Each year, millions of Americans suffer from chronic nerve compression (CNC) injuries such as carpal tunnel syndrome, cubital tunnel syndrome, and spinal nerve root stenosis. These peripheral neuropathies produce substantial morbidity secondary to symptoms of pain, altered sensation, and muscle atrophy because treatment options are very limited. As an orthopaedic surgeon specializing in peripheral nerve dysfunction, my goals as a physician-scientist are to improve our basic knowledge of the underlying pathophysiology and to identify approaches for translating these scientific discoveries into clinical care. As such, this project builds upon our prior work in defining the underlying molecular pathways involved in the pathogenesis of CNC injury. Previously, we established an experimental model for CNC injuries that demonstrated massive Schwann cell proliferation accompanied by demyelination without axonal degeneration in the early injury phase. Interestingly, this appears to occur in the absence of inflammatory cell activation. Additional work is needed to specify the signals triggering this cascade of events. In this project, we will test our primary hypothesis that CNC injury is an acquired basal lamina-associated disease. We will examine whether Schwann cells mediate the mechanical and ischemic effects of CNC injury by activating secondary messenger systems via alteration of the extracellular matrix (ECM) CM). A secondary hypothesis is that integrins serve as the critical intermediaries for the transduction of extracellular signals from CNC injury into intracellular molecular pathways;possible signals include mechanical stress and ischemia contributing independently or synergistically.
The specific aims of this project are (1) to determine if CNC injury induces the fibroproliferative response by altering Schwann cell basal lamina constituents (2) to test if Schwann cell integrins are key regulators of mechanotransduction after CNC injury via functional linkage to the ECM, and (3) to determine whether ischemia modulates Schwann cell mechanotransduction by lowering the threshold for mechanically induced demyelination. The present application seeks to define the signals that alter the ECM and trigger the injury-related responses, using our experimental models of CNC injury. In accomplishing these goals, we will have the potential to design novel new therapies by targeting these specific pathways.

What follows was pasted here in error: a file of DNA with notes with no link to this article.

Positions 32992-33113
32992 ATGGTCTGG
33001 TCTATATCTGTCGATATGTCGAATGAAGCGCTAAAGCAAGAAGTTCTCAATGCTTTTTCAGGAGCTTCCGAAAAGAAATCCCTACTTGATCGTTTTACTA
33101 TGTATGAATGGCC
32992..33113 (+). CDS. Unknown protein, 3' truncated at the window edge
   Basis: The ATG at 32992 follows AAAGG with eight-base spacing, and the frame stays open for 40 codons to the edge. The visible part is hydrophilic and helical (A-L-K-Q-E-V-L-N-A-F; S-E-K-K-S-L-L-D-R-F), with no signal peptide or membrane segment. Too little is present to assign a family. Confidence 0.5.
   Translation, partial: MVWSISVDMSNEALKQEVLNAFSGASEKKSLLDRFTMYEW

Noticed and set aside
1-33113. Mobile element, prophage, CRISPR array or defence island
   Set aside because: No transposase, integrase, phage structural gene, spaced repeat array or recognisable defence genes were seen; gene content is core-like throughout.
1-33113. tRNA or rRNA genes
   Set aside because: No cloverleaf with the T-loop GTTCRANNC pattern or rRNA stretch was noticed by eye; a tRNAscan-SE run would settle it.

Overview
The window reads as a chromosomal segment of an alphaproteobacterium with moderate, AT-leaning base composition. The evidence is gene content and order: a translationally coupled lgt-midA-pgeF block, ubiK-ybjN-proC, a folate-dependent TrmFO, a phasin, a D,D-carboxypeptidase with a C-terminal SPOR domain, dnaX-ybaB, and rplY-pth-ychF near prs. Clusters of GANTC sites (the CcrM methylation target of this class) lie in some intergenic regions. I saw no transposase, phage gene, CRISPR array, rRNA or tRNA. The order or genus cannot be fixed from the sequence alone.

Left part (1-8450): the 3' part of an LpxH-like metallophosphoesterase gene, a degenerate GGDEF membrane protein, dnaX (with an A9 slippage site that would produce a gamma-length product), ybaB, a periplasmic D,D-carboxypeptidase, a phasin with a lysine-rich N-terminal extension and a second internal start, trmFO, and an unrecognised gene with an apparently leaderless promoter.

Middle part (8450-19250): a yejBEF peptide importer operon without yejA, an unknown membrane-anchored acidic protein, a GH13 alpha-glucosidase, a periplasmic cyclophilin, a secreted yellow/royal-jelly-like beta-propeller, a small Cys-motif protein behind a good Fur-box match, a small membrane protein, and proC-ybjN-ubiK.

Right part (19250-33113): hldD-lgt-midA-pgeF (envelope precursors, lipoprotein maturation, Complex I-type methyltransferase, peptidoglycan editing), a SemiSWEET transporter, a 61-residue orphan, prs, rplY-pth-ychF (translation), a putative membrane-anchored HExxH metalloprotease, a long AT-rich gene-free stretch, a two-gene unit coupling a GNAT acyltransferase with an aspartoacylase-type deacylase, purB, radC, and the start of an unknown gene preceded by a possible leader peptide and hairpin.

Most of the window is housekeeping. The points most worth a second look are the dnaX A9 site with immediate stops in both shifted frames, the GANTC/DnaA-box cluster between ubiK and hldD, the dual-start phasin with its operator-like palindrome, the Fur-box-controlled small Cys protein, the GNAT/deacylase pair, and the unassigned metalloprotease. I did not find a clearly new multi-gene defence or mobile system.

Public Health Relevance

Millions of Americans suffer from chronic nerve compression (CNC) injuries such as carpal tunnel syndrome, cubital tunnel syndrome and spinal nerve root stenosis. Over the past eight years our research described for the first time that CNC injuries are a distinct entity characterized by the loss of myelin without axonal injury, the proliferation of Schwann cells and a lack of inflammation. The goal of this application is to build upon our previous research in the hopes of identifying the key molecular pathways involved in the disease process so that we will have the potential to design novel new therapies by targeting these specific pathways.

National Institute of Health (NIH)
National Institute of Neurological Disorders and Stroke (NINDS)
Research Project (R01)
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Clinical Neuroplasticity and Neurotransmitters Study Section (CNNT)
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Jakeman, Lyn B
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University of California Irvine
Schools of Medicine
United States
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